The latest developments surrounding COVID-19 and its continued impact on the U.S. economy will take center stage in a busy week ahead.

<p class="canvas-atom canvas-text Mb(1.0em) Mb(0)–sm Mt(0.8em)–sm" type="text" content="The May retail sales report, which will be released Tuesday morning, will peel back the curtain on the health of the U.S. consumer amid one of the worst global pandemics in modern history. The consumer is expected to have rebounded following April’s record plunge in retail sales. While COVID-19 likely put some pressure on consumer spending during May, economists predict online sales maintained their strength. Even spending in the beaten down core components are expected to have rebounded in May.” data-reactid=”17″>The May retail sales report, which will be released Tuesday morning, will peel back the curtain on the health of the U.S. consumer amid one of the worst global pandemics in modern history. The consumer is expected to have rebounded following April’s record plunge in retail sales. While COVID-19 likely put some pressure on consumer spending during May, economists predict online sales maintained their strength. Even spending in the beaten down core components are expected to have rebounded in May.

Economists surveyed by Bloomberg expect headline retail sales rose 7.4%, up from a 16.4% decline in April. Meanwhile, retail sales excluding the volatile auto and gas components likely jumped 4% in May, up from a 16.2% plunge in April.

“As many states continued to ease restrictions on resident mobility and nonessential business activity, various high-frequency estimates of consumer spending data indicated solid increases in major discretionary categories in May following historical declines in April,” Nomura economist Lewis Alexander said in a note June 12.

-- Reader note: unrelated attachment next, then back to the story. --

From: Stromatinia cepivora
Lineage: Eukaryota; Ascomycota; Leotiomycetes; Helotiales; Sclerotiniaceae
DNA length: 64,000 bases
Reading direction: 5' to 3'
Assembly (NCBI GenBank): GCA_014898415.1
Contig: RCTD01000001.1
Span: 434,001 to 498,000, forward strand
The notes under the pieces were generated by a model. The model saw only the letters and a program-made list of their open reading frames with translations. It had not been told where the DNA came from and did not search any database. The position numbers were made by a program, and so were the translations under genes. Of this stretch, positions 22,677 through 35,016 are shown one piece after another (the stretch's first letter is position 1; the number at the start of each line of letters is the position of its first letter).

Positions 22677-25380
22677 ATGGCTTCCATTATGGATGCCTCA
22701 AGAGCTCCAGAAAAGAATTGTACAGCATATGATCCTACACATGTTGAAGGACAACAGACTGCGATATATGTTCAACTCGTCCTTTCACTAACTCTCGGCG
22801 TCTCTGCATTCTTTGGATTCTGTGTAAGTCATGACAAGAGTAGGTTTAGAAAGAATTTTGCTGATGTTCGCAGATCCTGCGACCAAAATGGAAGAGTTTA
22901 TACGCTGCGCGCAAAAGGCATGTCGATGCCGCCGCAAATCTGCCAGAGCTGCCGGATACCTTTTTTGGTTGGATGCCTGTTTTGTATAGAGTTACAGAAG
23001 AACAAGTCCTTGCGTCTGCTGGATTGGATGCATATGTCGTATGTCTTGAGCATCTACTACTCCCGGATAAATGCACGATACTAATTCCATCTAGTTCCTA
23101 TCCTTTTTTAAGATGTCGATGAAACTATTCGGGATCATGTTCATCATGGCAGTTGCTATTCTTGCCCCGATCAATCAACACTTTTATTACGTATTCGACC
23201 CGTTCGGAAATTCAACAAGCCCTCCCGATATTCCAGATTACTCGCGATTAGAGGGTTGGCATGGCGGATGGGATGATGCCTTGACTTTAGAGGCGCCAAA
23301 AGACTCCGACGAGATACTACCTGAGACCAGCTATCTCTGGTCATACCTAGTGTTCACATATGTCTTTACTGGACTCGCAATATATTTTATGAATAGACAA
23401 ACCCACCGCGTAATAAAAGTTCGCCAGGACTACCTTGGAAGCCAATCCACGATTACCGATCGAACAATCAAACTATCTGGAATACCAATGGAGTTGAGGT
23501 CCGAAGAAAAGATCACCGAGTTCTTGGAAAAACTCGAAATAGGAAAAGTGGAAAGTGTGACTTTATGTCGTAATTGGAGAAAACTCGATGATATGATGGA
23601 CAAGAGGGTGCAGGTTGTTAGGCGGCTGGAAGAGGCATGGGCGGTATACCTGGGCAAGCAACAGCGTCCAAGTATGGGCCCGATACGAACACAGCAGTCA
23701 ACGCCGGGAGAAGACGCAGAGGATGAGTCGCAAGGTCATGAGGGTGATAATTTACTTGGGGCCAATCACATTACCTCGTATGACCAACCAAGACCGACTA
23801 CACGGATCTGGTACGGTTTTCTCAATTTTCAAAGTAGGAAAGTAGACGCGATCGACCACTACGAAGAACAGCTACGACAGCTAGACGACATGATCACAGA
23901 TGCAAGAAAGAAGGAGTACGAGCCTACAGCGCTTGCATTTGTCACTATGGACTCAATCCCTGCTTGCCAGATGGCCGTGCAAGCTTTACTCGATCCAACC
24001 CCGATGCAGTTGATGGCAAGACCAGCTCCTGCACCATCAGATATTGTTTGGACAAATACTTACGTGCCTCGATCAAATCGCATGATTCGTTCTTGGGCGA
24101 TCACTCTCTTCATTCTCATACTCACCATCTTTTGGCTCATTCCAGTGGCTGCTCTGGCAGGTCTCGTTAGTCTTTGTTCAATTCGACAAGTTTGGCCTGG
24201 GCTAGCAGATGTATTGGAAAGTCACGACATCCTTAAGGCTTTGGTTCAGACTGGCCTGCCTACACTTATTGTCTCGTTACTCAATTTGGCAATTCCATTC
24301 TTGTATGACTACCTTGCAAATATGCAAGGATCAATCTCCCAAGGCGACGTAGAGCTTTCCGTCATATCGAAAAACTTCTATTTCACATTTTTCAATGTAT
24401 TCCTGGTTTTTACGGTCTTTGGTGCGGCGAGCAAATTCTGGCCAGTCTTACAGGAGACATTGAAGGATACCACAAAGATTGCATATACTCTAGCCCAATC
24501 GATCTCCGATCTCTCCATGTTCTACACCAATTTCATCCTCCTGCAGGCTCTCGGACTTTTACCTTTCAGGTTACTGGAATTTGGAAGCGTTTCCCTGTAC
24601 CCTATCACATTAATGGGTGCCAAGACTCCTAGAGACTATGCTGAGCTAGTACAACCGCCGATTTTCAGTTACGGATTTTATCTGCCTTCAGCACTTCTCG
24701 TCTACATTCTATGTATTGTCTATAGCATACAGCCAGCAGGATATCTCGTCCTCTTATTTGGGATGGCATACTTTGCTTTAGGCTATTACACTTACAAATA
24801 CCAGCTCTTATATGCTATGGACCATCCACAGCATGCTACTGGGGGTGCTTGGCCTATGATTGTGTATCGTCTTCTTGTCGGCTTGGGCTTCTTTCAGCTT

Alexander pointed out that, consistent with recent data from WardsAutos, sales at auto and auto parts dealerships likely rebounded double digits. However, spending at restaurants is expected to have rebounded only modestly, according to Alexander. “Although data from OpenTable, an online restaurant booking service, indicated some improvement in seated diner volume, sales at restaurants were likely weaker than the seasonal ramp-up in sales during late spring, weighing on the seasonally adjusted estimate.”

Credit Suisse economist James Sweeney argued that while retail sales in May will have rebounded from April’s sharp declines, the recovery will be gradual. “Consumer spending should start to recover in May as the country emerges from nationwide lockdown. However, the recovery will only be gradual as reopening happens in phases and consumer behavior shifts. With confidence still depressed and the labor market impaired, consumption is likely to take years to recover despite recent fiscal relief helping to support household income,” Sweeney wrote in a note to clients June 11.

Federal Reserve Board Chairman Jerome Powell testifies before the Senate Banking Committee in a hearing on the semi-annual monetary policy report to Congress on Capitol Hill in Washington, U.S., February 12, 2020. REUTERS/Yuri GripasFederal Reserve Board Chairman Jerome Powell testifies before the Senate Banking Committee in a hearing on the semi-annual monetary policy report to Congress on Capitol Hill in Washington, U.S., February 12, 2020. REUTERS/Yuri Gripas
Federal Reserve Board Chairman Jerome Powell testifies before the Senate Banking Committee in a hearing on the semi-annual monetary policy report to Congress on Capitol Hill in Washington, U.S., February 12, 2020. REUTERS/Yuri Gripas

Federal Reserve Chairman Jay Powell is scheduled to appear before the Senate Banking Committee on Tuesday and the House Financial Services Committee Wednesday for the semiannual monetary policy report to Congress. On Friday at 1 p.m. ET, Powell will be speaking during a virtual discussion on “Building a Resilient Workforce During the COVID-19 Era.”

<p class="canvas-atom canvas-text Mb(1.0em) Mb(0)–sm Mt(0.8em)–sm" type="text" content="Powell’s busy week follows the Federal Open Market Committee’s (FOMC) latest interest rate decision and commentary regarding its policy path. The Committee signaled that it would not raise interest rates through at least 2022.” data-reactid=”34″>Powell’s busy week follows the Federal Open Market Committee’s (FOMC) latest interest rate decision and commentary regarding its policy path. The Committee signaled that it would not raise interest rates through at least 2022.

In the press conference following the rate decision, Powell stressed that the committee is “not even thinking about thinking about raising rates.” In a June 12 note, Capital Economics said, “Powell will reinforce the Fed’s dovish message in his semi-annual testimony to Congress.”